I wrote last summer about the issue of lawyers being more prone to commit suicide than the general population. CNN had a great story on the issue last week here. The video report is excellent, and identifies Mississippi as one of the states where there is an ongoing issue with lawyer suicides. Turns out that suicide is the third leading cause of death in the profession.
The article identifies increased rates of depression and substance abuse as the nexus between lawyers and increased suicide. I’ll get back to this in a second.
This quote from the article was insightful:
But what’s behind those extreme rates of depression and substance abuse? That answer is less straightforward, but the rampant, multidimensional stress of the profession is certainly a factor. And not surprisingly, there are also some personality traits common among lawyers — self-reliance, ambition, perfectionism and competitiveness — that aren’t always consistent with healthy coping skills and the type of emotional elasticity necessary to endure the unrelenting pressures and unexpected disappointments that a career in the law can bring.
Meanwhile, in early January a prominent Dallas plaintiff lawyer died in a gunfight with police that sounds like a possible case of suicide by getting shot by police.
I’ve thought about the lawyer suicide issue a lot, and I’m willing to take it a step further. I believe that among litigation attorneys, one of the main causes of depression and substance abuse is anxiety produced by the job’s “multidimensional stress.” I’m guessing that many litigation attorneys can identify with how wikepedia opens its entry on anxiety:
Anxiety is an unpleasant state of inner turmoil, often accompanied by nervous behavior, such as pacing back and forth, somatic complaints and rumination. It is the subjectively unpleasant feelings over something unlikely to happen….anxiety is a feeling of fear, worry, and uneasiness, usually generalized and unfocused as an overreaction to a situation this is only subjectively seen as menacing….
I think it’s hard for lawyers to even talk about anxiety. Worrying about what is going to happen in cases is correctly perceived as part of the job.
What is going to happen next in a case? Am I missing anything? Have I done everything I can do? What is the jury going to do? How will the judge rule? Will they understand my arguments? What will that witness say? How will my client do in their deposition? How will I do deposing the adverse party? Have a asked for everything relevant in discovery? Will we win the case? Will we lose the case? Will I get fired if I lose? Will I look bad as a lawyer if I lose? Will I have cases to work on?
These types of questions can produce anxiety. And anxiety is unpleasant.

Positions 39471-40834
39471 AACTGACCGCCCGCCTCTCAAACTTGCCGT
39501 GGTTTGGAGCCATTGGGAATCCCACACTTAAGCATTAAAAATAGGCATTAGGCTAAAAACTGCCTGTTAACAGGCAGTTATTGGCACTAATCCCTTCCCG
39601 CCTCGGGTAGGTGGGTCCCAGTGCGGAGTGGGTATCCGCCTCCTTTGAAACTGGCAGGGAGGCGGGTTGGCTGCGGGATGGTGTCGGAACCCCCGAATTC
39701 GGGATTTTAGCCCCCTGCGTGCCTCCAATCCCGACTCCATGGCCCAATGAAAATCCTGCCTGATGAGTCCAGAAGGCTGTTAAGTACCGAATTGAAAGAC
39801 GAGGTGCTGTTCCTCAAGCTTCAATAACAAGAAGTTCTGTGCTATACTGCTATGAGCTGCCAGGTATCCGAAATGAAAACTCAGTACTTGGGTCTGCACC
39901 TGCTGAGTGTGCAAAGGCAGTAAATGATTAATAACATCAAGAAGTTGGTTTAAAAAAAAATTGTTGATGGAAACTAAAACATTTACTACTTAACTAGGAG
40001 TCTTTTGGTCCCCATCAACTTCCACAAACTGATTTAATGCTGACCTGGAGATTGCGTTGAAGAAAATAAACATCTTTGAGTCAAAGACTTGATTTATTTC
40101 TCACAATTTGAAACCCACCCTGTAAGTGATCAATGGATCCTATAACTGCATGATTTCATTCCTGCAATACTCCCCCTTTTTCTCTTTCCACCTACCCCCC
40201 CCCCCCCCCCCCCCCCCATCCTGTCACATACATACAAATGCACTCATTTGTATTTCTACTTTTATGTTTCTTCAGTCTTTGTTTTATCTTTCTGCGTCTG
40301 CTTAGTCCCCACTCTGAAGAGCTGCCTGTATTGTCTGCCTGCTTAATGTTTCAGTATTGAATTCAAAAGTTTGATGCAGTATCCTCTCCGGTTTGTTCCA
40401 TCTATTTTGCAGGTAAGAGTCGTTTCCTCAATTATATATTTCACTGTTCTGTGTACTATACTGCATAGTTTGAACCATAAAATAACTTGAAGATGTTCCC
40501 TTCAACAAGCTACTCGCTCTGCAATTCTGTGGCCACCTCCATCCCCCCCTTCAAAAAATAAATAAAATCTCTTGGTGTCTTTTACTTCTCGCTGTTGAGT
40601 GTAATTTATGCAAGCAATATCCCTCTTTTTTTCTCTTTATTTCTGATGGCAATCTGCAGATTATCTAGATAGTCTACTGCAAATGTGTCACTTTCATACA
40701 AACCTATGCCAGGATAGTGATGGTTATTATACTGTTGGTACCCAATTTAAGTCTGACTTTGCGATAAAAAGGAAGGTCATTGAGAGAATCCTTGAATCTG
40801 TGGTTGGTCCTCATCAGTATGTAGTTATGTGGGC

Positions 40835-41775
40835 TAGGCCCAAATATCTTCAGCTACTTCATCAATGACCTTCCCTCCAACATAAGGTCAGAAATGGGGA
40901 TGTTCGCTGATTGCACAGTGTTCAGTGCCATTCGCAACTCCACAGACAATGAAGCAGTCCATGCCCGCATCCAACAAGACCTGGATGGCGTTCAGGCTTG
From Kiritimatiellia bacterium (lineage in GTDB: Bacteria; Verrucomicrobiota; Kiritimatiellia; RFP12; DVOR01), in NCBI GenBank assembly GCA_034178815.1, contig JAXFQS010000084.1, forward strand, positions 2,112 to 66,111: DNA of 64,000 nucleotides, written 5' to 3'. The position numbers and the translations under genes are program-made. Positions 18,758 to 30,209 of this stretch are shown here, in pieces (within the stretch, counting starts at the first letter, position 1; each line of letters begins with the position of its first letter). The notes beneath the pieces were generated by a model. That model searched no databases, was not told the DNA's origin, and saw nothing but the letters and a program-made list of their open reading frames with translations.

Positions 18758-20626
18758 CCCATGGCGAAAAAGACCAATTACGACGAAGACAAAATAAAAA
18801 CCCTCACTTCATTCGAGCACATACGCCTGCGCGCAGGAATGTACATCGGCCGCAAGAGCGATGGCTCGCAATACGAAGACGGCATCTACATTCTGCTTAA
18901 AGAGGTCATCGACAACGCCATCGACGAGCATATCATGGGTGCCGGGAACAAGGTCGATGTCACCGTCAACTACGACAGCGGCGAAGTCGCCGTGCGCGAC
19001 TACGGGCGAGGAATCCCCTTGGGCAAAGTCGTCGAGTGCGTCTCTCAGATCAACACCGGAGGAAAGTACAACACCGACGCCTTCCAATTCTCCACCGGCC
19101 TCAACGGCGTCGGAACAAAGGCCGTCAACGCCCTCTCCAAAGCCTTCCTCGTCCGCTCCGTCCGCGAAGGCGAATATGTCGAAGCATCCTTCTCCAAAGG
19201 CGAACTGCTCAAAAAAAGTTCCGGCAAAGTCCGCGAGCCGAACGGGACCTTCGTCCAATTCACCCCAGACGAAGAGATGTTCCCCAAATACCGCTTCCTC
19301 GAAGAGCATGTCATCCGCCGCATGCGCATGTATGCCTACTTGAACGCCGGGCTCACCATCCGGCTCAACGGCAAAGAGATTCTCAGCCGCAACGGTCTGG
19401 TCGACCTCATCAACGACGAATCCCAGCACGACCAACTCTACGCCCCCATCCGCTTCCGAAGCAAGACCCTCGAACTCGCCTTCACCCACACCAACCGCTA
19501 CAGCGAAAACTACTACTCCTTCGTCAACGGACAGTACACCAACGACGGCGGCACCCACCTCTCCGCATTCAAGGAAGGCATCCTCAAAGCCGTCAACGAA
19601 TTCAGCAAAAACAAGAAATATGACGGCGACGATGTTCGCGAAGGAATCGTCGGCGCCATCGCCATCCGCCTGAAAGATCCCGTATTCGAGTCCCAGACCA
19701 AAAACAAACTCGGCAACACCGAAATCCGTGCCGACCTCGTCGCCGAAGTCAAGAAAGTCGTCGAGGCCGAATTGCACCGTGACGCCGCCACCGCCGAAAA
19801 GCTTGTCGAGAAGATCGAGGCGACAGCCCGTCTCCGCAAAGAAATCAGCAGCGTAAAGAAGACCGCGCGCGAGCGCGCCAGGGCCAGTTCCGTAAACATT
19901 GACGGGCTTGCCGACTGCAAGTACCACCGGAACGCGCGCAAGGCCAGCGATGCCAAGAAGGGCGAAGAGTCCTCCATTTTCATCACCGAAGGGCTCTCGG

Why do many lawyers drink too much? For many, booze is temporarily taking the edge off their anxiety. But it’s only temporary. For some lawyers, the anxiety becomes suffocating and leads to suicide.
I wouldn’t be surprised if most lawyer suffering from anxiety don’t even know it. They call it stress and accept that it comes with the territory.
Want to experience anxiety? Go to the casino, walk up to a roulette table and bet a lot more than you are comfortable losing. That feeling you have when that ball is spinning around the wheel? That’s anxiety.
Unlike the spin of the roulette wheel, a lawyer’s stress and anxiety is not assured of being over soon. A lawyer may be anxious waiting for a ruling in a case. In some instances, lawyers and their clients have to wait months or even years for a ruling that could come at any time. And after this case is over, it’s always on to the next case.
I have personal experiences with anxiety. I suffered from it for a long time before I even knew that’s what I was feeling. I suffered from bouts of anxiety years ago when my first marriage was failing. But I didn’t know that what I was feeling was anxiety. I went to a doctor who listened to my story and prescribed an antidepressant. It didn’t help, since my problem was anxiety–not depression. I did not figure out that what I had experienced when my marriage was ending was anxiety until years later when the marriage was over and I had more self-awareness about my experience. Now I know what it was.
Does my job sometimes cause me to experience anxiety? Yes. Has the job related anxiety decreased with age and experience? No. I don’t really think that’s how anxiety works. So for me, self-awareness is absolutely essential in dealing with anxiety producing stress in the profession. That and my sardonic sense of humor, which thank god my wife and friends tolerate and sometimes even enjoy.
I am sharing this personal story because I hope that it will help someone who reads this post. If you are an attorney who sometimes feels like you are suffocating from the stress, then you may have an issue with anxiety. Just knowing this is half the battle. Knowing what you are feeling helps you process those feelings. If you can’t manage the anxiety, then see a doctor or call the lawyers and judges assistance program for help. You might not be able to eliminate the sources of stress, but you can treat anxiety.
My fear is that many lawyers are where I used to be. Suffering from anxiety, but not knowing what the problem is. That’s a dangerous place to be.
Anxiety is usually manageable. But we need to know what it is we are trying to manage. If more lawyers were aware of their anxiety and took steps to reduce and treat it, we may have fewer suicides in our profession. We would probably also have less substance abuse in the profession.
The Lawyers and Judges Assistance Program is a confidential resource for lawyers and judges who need help. Chip Glaze is the director, and can be reached at (601) 201-0577.